This defended locality is also a feature that dominates two major approaches to Tawang, a valley and a 35-km-long road connecting Bum La at the LAC to Tawang.
There are separate storage spaces for storing ammunition as well as other weapons and equipment at the defended locality. It further has a surveillance centre to monitor the minutest of movements at the LAC, a medical inspection room to treat casualties, a cookhouse and accommodation for the troops.
The boss of this setup is a company commander of the Indian Army, a Major-rank officer. It is this officer who is responsible for the conduct of battle as well as the administration of troops deployed here.
All the defences at this hill are interconnected by a contiguous covered communication trench running up to 2.5 km along the hill’s perimeter. This provides the company commander the opportunity to visit each bunker and redeploy troops as and when required, without being noticed by enemy soldiers.
Continuing battle drills
The soldiers are demonstrating how a battle unfolds and is fought from this defended feature. The battle is being simulated and as it begins, bursts of artillery fires pierce through the silence of this secluded hilltop, while the clouds of heavy, pungent smoke thrown up are blinding.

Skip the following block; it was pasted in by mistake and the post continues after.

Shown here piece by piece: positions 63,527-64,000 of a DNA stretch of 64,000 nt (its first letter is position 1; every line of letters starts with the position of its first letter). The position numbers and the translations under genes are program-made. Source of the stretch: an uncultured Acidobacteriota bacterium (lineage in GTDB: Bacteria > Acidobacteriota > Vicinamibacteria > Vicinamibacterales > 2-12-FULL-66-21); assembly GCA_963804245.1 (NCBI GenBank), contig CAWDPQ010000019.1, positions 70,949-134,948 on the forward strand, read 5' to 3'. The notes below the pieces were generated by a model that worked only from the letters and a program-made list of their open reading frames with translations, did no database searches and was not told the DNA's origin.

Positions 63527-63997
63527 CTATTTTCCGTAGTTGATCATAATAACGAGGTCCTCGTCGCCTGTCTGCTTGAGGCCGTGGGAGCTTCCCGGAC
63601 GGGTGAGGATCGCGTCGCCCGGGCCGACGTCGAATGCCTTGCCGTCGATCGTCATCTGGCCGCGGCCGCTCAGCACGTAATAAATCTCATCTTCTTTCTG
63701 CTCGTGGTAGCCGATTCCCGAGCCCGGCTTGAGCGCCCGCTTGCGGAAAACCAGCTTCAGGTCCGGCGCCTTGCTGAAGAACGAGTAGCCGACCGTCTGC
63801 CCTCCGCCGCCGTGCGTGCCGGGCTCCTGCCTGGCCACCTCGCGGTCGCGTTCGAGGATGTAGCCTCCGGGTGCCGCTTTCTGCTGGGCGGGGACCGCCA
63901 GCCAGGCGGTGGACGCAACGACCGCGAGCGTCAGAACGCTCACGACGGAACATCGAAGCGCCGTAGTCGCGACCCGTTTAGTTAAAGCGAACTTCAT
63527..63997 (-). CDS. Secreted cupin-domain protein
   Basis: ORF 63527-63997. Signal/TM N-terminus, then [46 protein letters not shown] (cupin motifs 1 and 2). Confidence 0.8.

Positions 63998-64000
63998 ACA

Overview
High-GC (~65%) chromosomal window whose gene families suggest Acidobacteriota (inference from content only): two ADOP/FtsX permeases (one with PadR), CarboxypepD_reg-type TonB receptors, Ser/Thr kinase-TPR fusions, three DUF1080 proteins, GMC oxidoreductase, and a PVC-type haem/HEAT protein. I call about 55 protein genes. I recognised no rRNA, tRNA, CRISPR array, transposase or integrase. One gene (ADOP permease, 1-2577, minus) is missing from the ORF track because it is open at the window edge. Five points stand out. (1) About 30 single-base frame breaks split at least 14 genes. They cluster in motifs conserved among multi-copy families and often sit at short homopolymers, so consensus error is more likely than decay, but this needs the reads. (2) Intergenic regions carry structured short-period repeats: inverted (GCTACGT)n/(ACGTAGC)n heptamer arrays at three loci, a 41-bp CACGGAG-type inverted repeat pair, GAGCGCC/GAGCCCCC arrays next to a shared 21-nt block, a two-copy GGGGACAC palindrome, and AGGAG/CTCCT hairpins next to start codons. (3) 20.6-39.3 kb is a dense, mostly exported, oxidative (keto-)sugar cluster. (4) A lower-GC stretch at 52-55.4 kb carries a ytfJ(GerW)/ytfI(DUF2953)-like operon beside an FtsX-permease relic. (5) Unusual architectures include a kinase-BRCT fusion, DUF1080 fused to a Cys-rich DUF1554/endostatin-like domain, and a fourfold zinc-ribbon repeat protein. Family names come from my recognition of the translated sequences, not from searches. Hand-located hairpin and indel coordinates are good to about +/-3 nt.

At his bunker, the company commander is fighting the battle.
“The most vital aspect of modern-day warfare is battlefield transparency, so that every commander can take informed and timely decision during a battle,” says Major Rufus Johnson, the company commander of this defended locality.
In his dark bunker, a small screen displays the radar feed on movement of enemy troops and vehicles from long distances. A large screen is displaying live feed of the area ahead through a quadcopter.
A separate tactical video streamer is giving him a live feed from a trans-border patrol operating from the LAC.
Major Johnson says that apart from these information sources, he has platoons under him, commanded by platoon commanders. There are also engineering detachments that are working ahead of the Army’s defences, creating minefields and ditches for the enemy troops.
He adds that there are artillery detachments too, equipped with computers to rain heavy artillery fire on the enemy at a short notice as well as detachments of Army Aviation and Air Defence.